Posted by: Kristi Shoemaker, VP Marketing, EcSELL Institute
Our research director, Jaime Davis-Thomas, recently distributed this latest research document, from our Resource Library, to our EcSELL Institute members. 5 Secrets of Sales Superstars is written by Lisa Earle McLeod. Lisa is an author, columnist, keynote speaker and friend of the EcSELL Institute. She is the founder and principal of McLeod & More, Inc. Her newest book, The Triangle of Truth, has been cited as the blueprint for "how smart people can get better at everything."
I liked it so much I thought I would share some highlights with you. Enjoy!
What makes some people superstars, while most of their peers hover near the mediocre middle? As a sales manager, it's not too hard to pinpoint the difference between average performers and poor ones. Easy to spot skills like work habits, product knowledge, communication style and use of sales tools are all indicators of general competence. The challenge for most sales managers is not determining the difference between good and bad; it's discerning the difference between good and great.
The mistake most organizations, and frankly, most sales training programs make is that they try to teach sales skills before addressing the mindset. Selling skills models, questioning techniques, call-planning worksheets, strategic roadmaps and the like are all helpful tools for improving sales team performance, but they will only take you so far.
Sales managers truly want to create superstar sales reps (and what organization doesn't want a team of superstars?). But first, you have to get inside people's heads and train them to think differently before you can expect them to act differently.
The 5 secrets of sales superstars are:
i. Superstar sales people hold two agendas in their mind at the same time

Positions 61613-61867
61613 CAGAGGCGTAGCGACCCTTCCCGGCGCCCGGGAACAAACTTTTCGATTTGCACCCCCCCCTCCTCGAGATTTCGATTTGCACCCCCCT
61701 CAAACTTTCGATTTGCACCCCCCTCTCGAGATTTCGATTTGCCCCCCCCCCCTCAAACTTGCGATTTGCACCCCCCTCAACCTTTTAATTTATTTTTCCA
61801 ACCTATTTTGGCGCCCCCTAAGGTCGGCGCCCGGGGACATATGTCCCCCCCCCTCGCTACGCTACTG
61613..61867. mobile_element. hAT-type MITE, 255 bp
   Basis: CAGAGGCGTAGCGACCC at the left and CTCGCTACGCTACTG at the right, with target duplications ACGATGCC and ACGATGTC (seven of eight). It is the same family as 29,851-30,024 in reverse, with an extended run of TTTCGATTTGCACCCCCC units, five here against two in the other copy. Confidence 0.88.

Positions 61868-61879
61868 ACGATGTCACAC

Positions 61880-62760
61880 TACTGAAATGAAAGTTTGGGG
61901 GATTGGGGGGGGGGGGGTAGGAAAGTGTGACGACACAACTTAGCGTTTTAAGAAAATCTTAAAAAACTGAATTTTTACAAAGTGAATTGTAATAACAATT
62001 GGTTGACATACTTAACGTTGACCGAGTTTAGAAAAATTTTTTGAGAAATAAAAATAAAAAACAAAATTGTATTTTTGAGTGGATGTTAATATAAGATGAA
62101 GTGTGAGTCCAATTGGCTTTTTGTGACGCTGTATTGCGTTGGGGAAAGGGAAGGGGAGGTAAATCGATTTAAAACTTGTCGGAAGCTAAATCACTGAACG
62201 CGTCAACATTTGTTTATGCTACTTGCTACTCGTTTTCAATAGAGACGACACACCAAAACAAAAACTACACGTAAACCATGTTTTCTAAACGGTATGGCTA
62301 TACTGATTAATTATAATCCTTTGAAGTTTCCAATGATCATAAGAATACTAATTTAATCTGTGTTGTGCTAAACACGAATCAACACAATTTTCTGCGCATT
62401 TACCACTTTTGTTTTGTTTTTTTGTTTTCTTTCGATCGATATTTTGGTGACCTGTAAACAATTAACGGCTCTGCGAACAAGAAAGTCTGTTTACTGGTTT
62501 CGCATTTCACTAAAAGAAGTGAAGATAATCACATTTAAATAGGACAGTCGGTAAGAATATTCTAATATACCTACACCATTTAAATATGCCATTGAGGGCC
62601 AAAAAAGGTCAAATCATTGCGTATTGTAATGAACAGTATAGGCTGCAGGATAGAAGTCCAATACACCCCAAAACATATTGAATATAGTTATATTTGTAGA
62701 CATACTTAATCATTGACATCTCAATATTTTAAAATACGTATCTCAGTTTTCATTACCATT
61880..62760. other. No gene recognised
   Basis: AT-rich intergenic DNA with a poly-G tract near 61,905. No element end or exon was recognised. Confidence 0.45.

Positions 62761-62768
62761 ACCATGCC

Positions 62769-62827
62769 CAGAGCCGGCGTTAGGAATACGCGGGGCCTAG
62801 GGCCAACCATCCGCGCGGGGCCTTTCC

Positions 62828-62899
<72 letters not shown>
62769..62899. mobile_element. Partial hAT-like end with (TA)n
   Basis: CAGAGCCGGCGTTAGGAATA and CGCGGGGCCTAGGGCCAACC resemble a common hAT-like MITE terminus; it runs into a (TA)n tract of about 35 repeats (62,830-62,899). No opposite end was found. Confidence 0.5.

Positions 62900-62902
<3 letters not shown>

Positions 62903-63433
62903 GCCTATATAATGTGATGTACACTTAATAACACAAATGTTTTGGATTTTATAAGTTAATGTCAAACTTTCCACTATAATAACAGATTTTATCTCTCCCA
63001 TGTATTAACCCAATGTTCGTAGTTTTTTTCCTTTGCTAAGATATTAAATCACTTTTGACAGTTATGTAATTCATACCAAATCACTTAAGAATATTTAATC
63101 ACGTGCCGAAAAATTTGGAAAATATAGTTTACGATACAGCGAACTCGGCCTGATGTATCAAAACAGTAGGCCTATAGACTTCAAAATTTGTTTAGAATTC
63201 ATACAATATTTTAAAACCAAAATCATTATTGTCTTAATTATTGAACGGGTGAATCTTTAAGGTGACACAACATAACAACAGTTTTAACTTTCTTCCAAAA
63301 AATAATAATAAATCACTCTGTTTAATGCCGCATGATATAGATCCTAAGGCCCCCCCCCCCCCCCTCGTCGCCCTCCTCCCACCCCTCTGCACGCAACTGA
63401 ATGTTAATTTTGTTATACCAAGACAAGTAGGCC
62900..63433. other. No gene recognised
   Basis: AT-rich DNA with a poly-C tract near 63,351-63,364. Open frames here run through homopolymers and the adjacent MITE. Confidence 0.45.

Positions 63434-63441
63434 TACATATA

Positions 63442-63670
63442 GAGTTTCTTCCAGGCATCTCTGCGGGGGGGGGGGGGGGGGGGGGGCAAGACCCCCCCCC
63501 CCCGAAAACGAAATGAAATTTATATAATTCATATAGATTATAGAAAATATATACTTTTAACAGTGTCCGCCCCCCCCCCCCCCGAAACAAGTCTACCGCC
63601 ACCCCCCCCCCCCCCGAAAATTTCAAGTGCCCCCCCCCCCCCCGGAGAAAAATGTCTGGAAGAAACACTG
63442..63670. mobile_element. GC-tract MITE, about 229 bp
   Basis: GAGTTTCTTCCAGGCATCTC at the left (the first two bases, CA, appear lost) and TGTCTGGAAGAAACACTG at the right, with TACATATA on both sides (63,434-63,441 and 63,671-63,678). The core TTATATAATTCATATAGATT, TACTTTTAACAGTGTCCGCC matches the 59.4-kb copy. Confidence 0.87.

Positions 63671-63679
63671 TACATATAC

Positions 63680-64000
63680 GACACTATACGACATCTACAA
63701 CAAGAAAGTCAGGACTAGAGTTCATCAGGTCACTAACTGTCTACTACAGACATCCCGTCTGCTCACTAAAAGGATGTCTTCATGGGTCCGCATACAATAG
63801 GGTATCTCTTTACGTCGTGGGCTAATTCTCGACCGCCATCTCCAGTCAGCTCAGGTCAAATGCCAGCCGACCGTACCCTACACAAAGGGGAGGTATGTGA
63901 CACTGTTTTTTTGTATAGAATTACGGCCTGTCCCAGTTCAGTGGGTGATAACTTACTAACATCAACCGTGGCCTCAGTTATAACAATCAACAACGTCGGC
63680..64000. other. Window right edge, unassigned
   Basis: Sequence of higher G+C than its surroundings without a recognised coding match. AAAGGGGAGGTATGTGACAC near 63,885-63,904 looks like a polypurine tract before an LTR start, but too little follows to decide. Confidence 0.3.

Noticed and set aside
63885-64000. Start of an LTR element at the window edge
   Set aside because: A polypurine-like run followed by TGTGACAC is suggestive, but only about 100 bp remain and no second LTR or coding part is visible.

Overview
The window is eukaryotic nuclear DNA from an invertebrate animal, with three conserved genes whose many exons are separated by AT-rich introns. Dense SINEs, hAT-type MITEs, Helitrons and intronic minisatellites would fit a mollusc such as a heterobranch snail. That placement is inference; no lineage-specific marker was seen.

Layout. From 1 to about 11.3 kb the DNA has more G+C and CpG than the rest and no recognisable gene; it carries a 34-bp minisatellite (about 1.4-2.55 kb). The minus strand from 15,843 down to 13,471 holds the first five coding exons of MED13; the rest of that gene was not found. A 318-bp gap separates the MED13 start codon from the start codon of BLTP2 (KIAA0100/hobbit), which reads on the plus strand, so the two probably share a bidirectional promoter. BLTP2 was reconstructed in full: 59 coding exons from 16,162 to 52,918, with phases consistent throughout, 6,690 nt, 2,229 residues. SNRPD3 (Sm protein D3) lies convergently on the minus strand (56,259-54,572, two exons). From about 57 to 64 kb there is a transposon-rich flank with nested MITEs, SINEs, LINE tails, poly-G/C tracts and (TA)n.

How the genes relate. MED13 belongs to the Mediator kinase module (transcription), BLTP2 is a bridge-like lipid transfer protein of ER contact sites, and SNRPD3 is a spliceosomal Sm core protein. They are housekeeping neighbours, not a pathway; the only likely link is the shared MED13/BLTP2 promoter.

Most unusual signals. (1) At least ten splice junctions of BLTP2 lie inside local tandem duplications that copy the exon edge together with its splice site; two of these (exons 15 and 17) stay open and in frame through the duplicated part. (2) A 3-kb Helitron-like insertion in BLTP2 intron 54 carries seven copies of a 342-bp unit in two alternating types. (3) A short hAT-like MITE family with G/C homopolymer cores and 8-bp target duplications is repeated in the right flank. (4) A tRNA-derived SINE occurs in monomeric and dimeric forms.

Average performers tend to approach their interactions focused exclusively on their own goals. Superstars on the other hand, go into situations focused on their goals AND the goals of the other person. This seemingly nuanced difference in thinking is the single biggest differentiator between the superstars and their more average counterparts.
ii. Superstar sales people can sit with uncertainty
Mediocre performers want things to go according to their script. They get anxious in the face of new information and they frequently try to close too early and too often. Superstar sales reps, on the other hand, are more confident. They know that they'll ultimately be able to close the sale, but they're not attached to having it play out in a certain way.
iii. Superstar sales reps' brains work backwards
Mediocre salespeople think "I have this product, how can I sell it to this customer?" Superstar sales reps reverse it, they think ‘I have this customer, how might my product be helpful?"
iv. Superstarsales people define success differently
Average sales performers tend to view other people as either obstacles to or helpers in accomplishing their goals. They often use words like gatekeepers, blocker, competitive threat or supporters, defining others in the context of whether they're going to help or hinder their sales efforts.
Superstar sales people have a different definition of success. Other people aren't just a means to accomplish their sales goals; other people are their goal.
v. Superstar sales people show up with love
There are basically only two emotions: love and fear. They play out the same way at work as they do in our personal lives. Love expands, fear contracts.
Mediocre performers might not be quaking in their boots every minute of the day, but they spend a lot of time worrying about whether or not things will go their way. This unspoken fear creates an emotional wall between them and their customers. Superstars have no such barrier. When they're with you, they're fully with you.
It's not just about what the superstars do differently, it's about the way they think!